Human Rights Watch (HRW) has reported that a severe lack of medicine and food in Venezuela is amounting to a humanitarian crisis within the country, and that several thousands of Venezuelan citizens have been fleeing due to the shortages.
Unfortunately, the Venezuelan government is not taking the appropriate action to protect its citizens from the worsening situation. Not only is the government, headed by President Nicolás Maduro, denying that the crisis exists, but police repression towards protesters of the government has reportedly increased tremendously. Residents of the Montana Alta neighborhood stated that police forces could be heard firing shots well into the night this past weekend, and a 6 April protest even claimed the life of one teen protester there. Additionally, residents have insisted that the government's claims that the police are only protecting citizens from looting and violence are incorrect, with some claiming they feel safer among the protesters than the police forces.
While citizens protest against the regime they believe has led the country to "the brink of political and economic collapse," President Maduro has ominously sought to ostracize those who speak out against the government. On 17 April, Maduro publicly told a gathering of thousands of pro-regime militia members that they are either "with the homeland or against it," before announcing his plans to increase the size of the civilian militia five-fold. Consequently, many are angry that not only is Maduro refusing to address the humanitarian crisis, he is instead directing funds towards repressing citizens even further. As one young Venezuelan stated, Maduro is "spending money on tear gas... and equipment to suppress demonstrators instead of spending money on health care," the latter of which he believes is "totally dismantled."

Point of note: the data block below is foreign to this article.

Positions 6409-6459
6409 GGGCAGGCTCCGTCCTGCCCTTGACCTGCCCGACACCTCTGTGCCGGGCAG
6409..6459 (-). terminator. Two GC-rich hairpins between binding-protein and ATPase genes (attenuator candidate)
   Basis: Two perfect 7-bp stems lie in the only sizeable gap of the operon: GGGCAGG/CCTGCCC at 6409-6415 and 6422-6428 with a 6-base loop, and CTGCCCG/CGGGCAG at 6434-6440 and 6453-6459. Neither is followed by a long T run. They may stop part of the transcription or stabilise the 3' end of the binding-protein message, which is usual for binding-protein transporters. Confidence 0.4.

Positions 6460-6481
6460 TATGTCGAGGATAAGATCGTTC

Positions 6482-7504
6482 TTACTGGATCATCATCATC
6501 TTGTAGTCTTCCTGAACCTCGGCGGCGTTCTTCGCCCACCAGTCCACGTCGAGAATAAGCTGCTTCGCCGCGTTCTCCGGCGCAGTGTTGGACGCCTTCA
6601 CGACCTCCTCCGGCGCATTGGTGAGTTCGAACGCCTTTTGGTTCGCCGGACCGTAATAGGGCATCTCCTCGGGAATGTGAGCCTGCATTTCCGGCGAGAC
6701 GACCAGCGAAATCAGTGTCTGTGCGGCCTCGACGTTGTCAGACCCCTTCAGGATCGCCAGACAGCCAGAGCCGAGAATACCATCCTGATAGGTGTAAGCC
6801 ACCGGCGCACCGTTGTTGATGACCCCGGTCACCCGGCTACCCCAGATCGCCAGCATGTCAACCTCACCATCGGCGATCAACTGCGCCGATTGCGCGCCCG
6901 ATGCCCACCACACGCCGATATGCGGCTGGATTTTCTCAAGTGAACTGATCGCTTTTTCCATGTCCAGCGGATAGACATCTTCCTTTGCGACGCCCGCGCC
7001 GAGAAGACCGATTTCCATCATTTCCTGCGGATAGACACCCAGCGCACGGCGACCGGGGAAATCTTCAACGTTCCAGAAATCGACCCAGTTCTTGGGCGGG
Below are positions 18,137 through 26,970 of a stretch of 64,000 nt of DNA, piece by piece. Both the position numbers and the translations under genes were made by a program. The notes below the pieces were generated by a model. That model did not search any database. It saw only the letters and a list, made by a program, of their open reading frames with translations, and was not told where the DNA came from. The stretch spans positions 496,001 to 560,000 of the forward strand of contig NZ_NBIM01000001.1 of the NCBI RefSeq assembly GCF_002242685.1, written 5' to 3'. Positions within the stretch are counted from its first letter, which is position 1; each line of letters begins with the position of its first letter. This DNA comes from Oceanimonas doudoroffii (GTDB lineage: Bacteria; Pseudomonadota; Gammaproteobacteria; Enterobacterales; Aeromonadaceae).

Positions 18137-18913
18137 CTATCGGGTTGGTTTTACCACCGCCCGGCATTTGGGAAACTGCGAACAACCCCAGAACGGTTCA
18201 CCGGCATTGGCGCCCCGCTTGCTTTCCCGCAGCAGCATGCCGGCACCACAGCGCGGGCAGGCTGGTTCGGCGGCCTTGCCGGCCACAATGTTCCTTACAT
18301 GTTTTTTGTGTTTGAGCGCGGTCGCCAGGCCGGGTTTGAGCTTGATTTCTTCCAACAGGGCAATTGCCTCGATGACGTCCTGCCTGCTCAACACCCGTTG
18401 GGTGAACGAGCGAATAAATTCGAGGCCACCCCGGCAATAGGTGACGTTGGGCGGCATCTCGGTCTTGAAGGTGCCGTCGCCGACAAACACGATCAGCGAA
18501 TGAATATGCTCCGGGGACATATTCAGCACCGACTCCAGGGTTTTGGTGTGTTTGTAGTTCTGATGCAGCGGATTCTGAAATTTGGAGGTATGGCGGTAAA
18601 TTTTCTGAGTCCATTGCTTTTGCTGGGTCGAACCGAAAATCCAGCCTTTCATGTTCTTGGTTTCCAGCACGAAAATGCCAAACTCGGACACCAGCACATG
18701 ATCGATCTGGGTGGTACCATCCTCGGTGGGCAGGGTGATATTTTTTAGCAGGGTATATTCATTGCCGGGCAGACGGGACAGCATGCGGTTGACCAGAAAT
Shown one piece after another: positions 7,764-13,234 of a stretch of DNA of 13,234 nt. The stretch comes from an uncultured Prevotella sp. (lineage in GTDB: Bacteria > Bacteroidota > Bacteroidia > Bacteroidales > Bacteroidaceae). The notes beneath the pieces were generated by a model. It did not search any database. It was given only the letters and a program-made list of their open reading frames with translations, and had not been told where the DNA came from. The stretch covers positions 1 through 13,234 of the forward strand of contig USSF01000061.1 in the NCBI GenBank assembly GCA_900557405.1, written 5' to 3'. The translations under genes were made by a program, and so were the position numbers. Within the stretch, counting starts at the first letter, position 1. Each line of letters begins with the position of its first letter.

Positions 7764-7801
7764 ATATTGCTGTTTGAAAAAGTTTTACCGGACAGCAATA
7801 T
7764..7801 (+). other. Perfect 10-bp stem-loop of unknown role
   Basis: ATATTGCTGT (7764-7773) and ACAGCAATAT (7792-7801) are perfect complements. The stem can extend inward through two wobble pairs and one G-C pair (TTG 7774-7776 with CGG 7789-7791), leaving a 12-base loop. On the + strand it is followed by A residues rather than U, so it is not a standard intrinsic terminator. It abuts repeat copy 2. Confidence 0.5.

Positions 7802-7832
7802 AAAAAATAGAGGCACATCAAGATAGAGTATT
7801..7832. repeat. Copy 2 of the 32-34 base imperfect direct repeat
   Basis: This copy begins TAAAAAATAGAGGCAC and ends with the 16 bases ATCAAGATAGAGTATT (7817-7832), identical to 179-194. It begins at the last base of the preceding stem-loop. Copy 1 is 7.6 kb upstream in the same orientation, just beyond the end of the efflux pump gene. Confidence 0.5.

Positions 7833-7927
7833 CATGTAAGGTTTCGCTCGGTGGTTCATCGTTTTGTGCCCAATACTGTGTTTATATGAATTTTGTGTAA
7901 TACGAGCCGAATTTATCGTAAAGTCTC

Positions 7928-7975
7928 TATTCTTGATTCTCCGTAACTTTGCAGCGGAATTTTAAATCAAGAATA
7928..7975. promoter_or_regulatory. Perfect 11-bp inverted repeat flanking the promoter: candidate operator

According to HRW, it is the duty of neighboring states to pressure Maduro into responding to the crisis. Brazil in particular is heavily burdened with Venezuelans fleeing their own country in pursuit of medical care that they are unable to obtain at home. Consequently, not only is Brazil's healthcare system suffering, but the rest of its public institutions and shelters are struggling to handle the over 12,000 Venezuelans that have remained in the country since escaping from their own in 2014. The situation is so precarious that even some Brazilian regions have issued states of health emergency, and Brazil is struggling to handle the increased need for funding. Therefore, Venezuela's crisis is prompting secondary crises for at least one of its neighbors, and others may follow if the situation in Brazil worsens and Venezuelans are forced to go elsewhere.
Unfortunately, even if Brazil's infrastructure could adequately handle the large influx, its laws restrict Venezuelans' abilities while inside Brazilian borders. Because asylum cases take time to decide upon, Brazil's Justice Ministry has only resolved a fraction of the thousands of asylum requests that Venezuelans have filed since 2012. While waiting for a decision, Venezuelans do not have legal authority to work inside Brazil, resulting in poor conditions or exploitation at the hands of employers.
Therefore, not only does the Venezuelan government have the responsibility to respond to the crisis within its borders, it would be beneficial for the country's neighboring states to pressure the Maduro government, as well. Brazil's infrastructure, in particular, would benefit if fewer Venezuelans were in need of its public services. However, due to the Maduro regime's efforts to isolate its opposition rather than unite Venezuelans and address the country's issues, it seems unlikely that a solution will be easily found.